BU alums in Hollywood’s entertainment industry kicked off the October 27 event BU Envisions the Future: The Ideas, People, and Media That Are Changing the World. Photos by Brian Kramer
This article was originally published in BU Today on November 13, 2018 by Megan Wollhouse.
Actor and comedian Michaela Watkins recalls the day a prospective showrunner matter-of-factly told her that shows written, directed, and acted by women simply don’t succeed commercially.
He made the comment while interviewing for a job on the comedy Benched, which Watkins cocreated for the USA Network, and the remark left a searing impression.
Can you imagine hiring someone who thinks it’s okay to say, “No one cares about you and your life?” said Watkins (CFA’94), who spoke at a forum hosted by the BU Alumni Association October 27 in Los Angeles.
Women’s underrepresentation in film was a key part of the discussion at BU Envisions the Future: The Ideas, People, and Media That Are Changing the World, a daylong event held at Paramount Studios. Seven panels gave participants the chance to talk about Hollywood’s reckoning in the wake of the Harvey Weinstein scandal and rise of the #MeToo movement as well as malicious social media influencers, industry buyouts, and branding in the streaming era. They also had time to schmooze with fellow alums, including Nina Tassler (CFA’79, Hon.’16), a producer and former CBS Entertainment chair, Jim Gianopulos (CAS’73), Paramount CEO, and Bonnie Arnold (COM’78), a producer and former copresident of DreamWorks Animation.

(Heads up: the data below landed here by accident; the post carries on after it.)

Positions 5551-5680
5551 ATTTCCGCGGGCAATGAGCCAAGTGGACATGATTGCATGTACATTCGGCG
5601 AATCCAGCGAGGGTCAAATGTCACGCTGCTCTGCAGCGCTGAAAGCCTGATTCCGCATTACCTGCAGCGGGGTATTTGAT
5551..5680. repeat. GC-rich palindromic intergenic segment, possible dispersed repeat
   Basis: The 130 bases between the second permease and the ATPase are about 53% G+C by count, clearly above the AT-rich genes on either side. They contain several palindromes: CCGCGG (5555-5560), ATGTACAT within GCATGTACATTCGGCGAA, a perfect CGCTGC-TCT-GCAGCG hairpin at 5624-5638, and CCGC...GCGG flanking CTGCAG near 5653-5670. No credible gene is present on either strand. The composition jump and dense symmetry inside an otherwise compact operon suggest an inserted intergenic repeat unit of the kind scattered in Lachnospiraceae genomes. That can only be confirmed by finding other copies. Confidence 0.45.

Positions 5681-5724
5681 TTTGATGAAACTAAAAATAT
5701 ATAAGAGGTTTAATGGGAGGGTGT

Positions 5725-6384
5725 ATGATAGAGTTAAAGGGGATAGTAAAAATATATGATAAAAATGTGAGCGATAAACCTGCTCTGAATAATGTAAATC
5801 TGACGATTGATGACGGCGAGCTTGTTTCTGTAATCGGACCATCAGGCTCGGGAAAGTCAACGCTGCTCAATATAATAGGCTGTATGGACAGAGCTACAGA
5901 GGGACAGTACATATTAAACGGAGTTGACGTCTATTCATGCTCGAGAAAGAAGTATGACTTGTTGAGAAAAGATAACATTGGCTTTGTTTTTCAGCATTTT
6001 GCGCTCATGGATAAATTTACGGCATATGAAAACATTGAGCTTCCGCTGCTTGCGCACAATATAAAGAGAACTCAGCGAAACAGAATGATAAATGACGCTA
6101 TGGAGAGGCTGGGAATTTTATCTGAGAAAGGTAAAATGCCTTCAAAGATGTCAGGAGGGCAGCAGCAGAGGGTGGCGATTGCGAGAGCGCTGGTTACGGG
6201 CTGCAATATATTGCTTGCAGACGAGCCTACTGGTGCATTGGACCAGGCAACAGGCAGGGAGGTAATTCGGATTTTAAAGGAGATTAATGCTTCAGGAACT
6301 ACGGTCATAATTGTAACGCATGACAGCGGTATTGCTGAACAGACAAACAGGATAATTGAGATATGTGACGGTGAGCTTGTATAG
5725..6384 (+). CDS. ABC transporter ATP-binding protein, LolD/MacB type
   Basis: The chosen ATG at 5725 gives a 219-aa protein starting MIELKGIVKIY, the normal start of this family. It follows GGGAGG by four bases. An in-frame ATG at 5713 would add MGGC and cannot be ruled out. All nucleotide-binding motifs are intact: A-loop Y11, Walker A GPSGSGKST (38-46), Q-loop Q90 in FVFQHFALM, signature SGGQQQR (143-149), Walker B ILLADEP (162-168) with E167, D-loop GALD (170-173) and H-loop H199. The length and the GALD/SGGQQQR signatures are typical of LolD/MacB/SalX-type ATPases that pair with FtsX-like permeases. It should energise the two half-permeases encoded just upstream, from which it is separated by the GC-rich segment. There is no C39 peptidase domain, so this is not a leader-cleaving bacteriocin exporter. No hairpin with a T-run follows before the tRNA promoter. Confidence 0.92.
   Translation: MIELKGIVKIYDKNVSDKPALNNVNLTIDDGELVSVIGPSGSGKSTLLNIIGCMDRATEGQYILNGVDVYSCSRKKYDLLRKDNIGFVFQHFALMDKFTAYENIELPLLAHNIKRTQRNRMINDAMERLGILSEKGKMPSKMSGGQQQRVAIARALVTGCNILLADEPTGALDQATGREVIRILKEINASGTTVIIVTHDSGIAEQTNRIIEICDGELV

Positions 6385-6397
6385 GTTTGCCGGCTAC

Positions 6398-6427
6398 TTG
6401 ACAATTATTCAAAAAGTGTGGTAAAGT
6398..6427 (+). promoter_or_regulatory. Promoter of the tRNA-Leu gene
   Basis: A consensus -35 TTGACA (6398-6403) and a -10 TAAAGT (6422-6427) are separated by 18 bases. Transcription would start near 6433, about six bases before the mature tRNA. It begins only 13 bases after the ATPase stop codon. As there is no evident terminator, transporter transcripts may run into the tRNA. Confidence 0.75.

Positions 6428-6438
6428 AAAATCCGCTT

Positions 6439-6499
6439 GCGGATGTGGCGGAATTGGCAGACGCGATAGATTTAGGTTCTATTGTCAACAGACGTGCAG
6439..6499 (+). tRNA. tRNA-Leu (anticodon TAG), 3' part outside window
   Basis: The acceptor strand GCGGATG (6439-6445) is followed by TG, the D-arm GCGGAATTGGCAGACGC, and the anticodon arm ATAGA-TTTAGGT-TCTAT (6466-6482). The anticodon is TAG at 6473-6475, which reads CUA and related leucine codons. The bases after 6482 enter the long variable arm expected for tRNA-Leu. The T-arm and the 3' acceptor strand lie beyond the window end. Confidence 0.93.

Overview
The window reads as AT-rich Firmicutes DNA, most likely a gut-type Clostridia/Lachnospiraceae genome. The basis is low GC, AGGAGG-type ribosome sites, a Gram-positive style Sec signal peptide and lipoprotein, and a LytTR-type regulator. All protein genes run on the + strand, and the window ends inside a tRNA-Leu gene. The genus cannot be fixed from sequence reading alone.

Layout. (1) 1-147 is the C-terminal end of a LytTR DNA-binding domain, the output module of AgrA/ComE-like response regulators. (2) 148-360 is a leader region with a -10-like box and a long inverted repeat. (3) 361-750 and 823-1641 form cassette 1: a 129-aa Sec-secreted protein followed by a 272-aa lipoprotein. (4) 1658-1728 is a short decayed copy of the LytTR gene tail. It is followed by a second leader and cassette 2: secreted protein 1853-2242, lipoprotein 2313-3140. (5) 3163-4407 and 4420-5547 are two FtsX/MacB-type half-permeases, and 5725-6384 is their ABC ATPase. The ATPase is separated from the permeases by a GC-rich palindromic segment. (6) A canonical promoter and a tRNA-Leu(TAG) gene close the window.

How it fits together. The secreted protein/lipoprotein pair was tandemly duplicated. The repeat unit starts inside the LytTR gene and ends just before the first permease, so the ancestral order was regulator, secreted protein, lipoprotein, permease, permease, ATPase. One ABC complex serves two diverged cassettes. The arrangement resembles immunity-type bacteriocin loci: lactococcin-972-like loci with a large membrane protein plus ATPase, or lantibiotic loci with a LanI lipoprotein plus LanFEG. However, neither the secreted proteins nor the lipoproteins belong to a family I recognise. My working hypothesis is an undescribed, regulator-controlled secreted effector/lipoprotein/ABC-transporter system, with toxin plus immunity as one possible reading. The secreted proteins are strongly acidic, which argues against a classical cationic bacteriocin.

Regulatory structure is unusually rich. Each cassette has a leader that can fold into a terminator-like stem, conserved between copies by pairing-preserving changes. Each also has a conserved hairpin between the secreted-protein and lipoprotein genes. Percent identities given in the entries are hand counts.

There was much to discuss. On the first panel, It’s Not a Secret Anymore: A Conversation with BU Alumnae, Watkins and fellow panelists, all BU alums, talked about how the #MeToo movement has increased opportunities for women in the entertainment industry. The panel was moderated by Jean Morrison, BU provost and chief academic officer.
Tassler, who left CBS in 2015, didn’t mention her former boss, longtime CBS chief executive Leslie Moonves (Hon.’06), who was accused of sexual harassment and stepped down last month. But she acknowledged her role in the kind of thinking that may have kept women on the sidelines in the industry, describing herself as an extreme “people pleaser,” and someone who never quite expected her rise from talent agent to powerful network executive.
“I was part of the cultural bias,” said Tassler, who founded PatMa Productions earlier this year. “Even women are guilty of cultural bias. We all jumped in and went along with it.”